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Incident Name: 
Date: 08/13/06, 1756 hrs
Personnel: 4 Lives Lost
Agency/Organization: Evergreen Helicopters of McMinnville, OR under contract with the US Forest Service


Quin Russell Stone, 42- Pilot
Michael Gene Lewis, 37- Assistant Helitack Manager
Lillian M. Patten, 32- Firefighter/Wildland Full-Time
Monica Lee Zajanc, 27- Firefighter/Wildland Part Time

Two members of the Krassel Helitack Crew (Lewis and Zanjac) were aboard the Eurocopter AS-350-B3 helicopter. They were in the middle of a mission to replace the crew staffing a fire watch station on the top of Williams Peak, where Patton was assigned as a lookout. The drop was completed and the offgoing crew was aboard the helicopter returning to the base. For reasons unknown, the helicopter crashed on a mountainside at an elevation of approximately 1,800 feet. All on board were killed.

Quin Stone Quin Stone
Michael Lewis Michael Lewis
Lillian Patten Lillian Patten
Monica Zajanc Monica Zajanc
Helicopter that crashed. Helicopter that crashed.

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Accident Site

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Reports, Documentation, Lessons Learned

  • Preliminary Info from Payette National Forest: News Release (6K pdf)
  • Expanded Briefing from US Forest Service: 72 HR Report (120K pdf)
  • Information from the NTSB, FAA, USFS, AAP and research by the WLF Staff:
    • July 29, 1994 - Tanker 04
    • 4 killed: Quin Stone, Michael Lewis, Lillian Patten, Monica Zajanc
    • Evergreen Helicopters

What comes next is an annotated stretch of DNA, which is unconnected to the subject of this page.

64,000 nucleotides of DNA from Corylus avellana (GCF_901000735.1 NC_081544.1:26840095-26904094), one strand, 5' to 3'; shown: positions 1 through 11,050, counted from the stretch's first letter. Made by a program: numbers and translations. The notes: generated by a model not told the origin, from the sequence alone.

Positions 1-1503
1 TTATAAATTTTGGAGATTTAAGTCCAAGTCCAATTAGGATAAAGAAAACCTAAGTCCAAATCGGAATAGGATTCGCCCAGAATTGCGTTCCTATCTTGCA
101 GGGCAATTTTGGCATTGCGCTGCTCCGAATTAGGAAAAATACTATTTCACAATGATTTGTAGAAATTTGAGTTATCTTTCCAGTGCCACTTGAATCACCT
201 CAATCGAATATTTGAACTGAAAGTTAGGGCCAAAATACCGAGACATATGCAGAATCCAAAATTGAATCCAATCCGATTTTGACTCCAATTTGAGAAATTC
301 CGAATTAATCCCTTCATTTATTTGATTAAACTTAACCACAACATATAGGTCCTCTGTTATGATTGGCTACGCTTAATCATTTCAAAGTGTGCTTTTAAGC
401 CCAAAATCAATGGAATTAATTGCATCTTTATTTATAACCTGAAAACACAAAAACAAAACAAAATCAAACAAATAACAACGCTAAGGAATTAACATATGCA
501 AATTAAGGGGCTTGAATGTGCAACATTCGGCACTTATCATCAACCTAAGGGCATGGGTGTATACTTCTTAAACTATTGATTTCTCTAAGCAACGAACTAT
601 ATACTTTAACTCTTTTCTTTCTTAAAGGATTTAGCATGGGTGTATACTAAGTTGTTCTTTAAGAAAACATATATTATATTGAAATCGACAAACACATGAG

• Eurocopter A-Star-350-B3
    • impacted terrain near Yellow Pine, ID
    • FAA Registration #N355EV
    • NTSB # SEA06GA158
  • National Transportation Safety Board: Factual Report (91 K pdf)
  • National Transportation Safety Board: Probable Cause (html) | Probable Cause (232 K pdf)

    The pilot's intentional low altitude flight and his failure to maintain an adequate altitude to clear the trees.

  • National Transportation Safety Board: Full Narrative (html)
  • For more information on this crash, visit the NTSB Query utility: # SEA06GA158
  • FS Heroes Memorial: Quin Stone | Michael Lewis | Lillian Patten | Monica Zajanc

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Media Articles and Reports.

  • 4 Dead in Idaho Helicopter Crash Carrying Emergency Wildfire Workers

    August 14, 2006 | Online Article

    YELLOW PINE, Idaho — A helicopter on a wildfire mission crashed in the Payette National Forest, killing the pilot and all three forest workers aboard, authorities said.

    A firefighting team found the wreckage late Sunday afternoon, about a half hour after the helicopter went down on a forest road 100 miles northeast of Boise, forest spokesman Boyd Hartwig said.

    A fire engine crew was called to put out a small fire amid the wreckage, but all four people aboard the helicopter were dead, Hartwig said. He declined to release further details. The cause of the crash of the A-Star helicopter was under investigation.